As part of Michael Shepherd’s story on ranked-choice voting we surveyed our readers to learn how they would have ranked the candidates for governor in both the 2010 and 2014 elections. Then we analyzed the responses to make our best guess at how these races would have looked if they were run under the ranked-choice process proposed in the forthcoming Question 5.
The first issue that we had to address was of selection bias. The people who graciously responded to our call for a new perspective on an old race were not a representative sample of all Mainers. The respondents tended to be: active online, politically interested and interested in ranked-choice voting in particular. This sample, of course, did not tend to include those who are: not active online, politically disaffected or people who favor other media outlets. This is self-selection bias.
If we could transport back in time and re-run these races, we would expect the first round results in the ranked voting process to nearly match the original results. For example, in the actual 2014 election Republican Paul LePage won with 48 percent of the vote, Democrat Mike Michaud took 43 percent, and independent Eliot Cutler garnered 8 percent. However, our results gave LePage 7 percent, Michaud 64 percent, and Cutler 27 percent.
Obviously that’s a poor match to the expectations and a clear indication of bias in the sample in the first rank position. However, all is not lost to this bias. We relied on the responding LePage supporters to represent the interests of all LePage supporters. Likewise, Cutler and Michaud supporters represented their respective interests.
To show how the ranked-choice process would work, we simulated the 2010 and 2014 gubernatorial races starting with the actual results. , The remaining ranks were guided by “paired-preference” distributions, helped us to work around the issue of selection bias in our sample.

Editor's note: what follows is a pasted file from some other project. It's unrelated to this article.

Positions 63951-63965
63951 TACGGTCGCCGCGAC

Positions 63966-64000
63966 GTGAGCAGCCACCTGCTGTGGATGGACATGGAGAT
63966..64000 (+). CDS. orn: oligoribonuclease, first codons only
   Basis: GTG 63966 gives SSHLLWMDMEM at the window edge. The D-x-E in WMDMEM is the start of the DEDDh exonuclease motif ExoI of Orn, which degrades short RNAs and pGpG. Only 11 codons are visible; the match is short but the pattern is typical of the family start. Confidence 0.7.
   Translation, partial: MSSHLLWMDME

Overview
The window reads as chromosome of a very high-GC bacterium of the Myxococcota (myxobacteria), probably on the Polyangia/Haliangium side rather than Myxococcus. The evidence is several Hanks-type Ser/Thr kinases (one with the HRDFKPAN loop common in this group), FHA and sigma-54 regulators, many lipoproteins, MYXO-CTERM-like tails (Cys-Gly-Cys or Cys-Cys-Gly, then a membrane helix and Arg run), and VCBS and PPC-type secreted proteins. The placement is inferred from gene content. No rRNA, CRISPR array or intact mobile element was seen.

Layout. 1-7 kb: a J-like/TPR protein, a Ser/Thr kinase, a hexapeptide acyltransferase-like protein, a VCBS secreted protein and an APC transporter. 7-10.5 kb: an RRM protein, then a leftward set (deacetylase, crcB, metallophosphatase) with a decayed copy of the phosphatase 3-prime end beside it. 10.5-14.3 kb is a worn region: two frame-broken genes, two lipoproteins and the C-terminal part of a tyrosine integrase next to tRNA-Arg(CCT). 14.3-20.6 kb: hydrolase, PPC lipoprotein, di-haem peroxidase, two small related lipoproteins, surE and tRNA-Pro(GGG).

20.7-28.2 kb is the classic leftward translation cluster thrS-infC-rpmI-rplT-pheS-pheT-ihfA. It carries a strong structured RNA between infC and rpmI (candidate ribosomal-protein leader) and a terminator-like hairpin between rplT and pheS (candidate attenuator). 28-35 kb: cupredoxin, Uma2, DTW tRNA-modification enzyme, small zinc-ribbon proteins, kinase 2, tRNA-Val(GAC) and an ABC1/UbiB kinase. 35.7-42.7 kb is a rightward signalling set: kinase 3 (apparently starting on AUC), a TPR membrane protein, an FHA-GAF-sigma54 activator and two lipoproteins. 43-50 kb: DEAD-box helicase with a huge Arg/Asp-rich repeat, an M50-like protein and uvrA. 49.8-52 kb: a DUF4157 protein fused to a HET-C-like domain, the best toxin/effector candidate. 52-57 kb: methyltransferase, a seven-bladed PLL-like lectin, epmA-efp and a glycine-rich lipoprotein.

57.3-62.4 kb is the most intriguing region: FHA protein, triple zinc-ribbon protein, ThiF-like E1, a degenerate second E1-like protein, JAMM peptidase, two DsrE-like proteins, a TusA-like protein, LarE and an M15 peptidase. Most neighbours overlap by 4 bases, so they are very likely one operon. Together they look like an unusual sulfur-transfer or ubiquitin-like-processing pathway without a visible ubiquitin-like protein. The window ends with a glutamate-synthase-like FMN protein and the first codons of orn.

A paired-preference is a distribution that gives the probability that candidate B will be ranked after candidate A. Say, LePage is in the first position on a ballot. What is the probability that Cutler will be next? On a different ballot, if Michaud is second, what is the probability that LePage will be next?
We analyzed the results as pairs of preferences because we needed to see how each candidate was likely to stack up against each of the other candidates.
Even though there is self-selection bias in the first rank responses that favors Democrats and independents, there is no indication that bias is a factor in the paired-preferences. This is because we are using self-selected samples that, by design, cover the population’s sample space. Even though the top rankings are dominated by responses favoring Democrats, the Republicans who did respond most likely chose second, third, etc. ranks in the same way that Republican voters would have at the original election time.
It doesn’t matter that we received more responses from Democrats and independents in this survey than Republicans. The Democrats and the Republicans, defined by their first-round selection, remain segregated.
Keep in mind, the Democrat respondents can’t change the Republican respondents’ general preference for lower rank choices, unless they had selected a Republican first And that would make them a Republican for this race.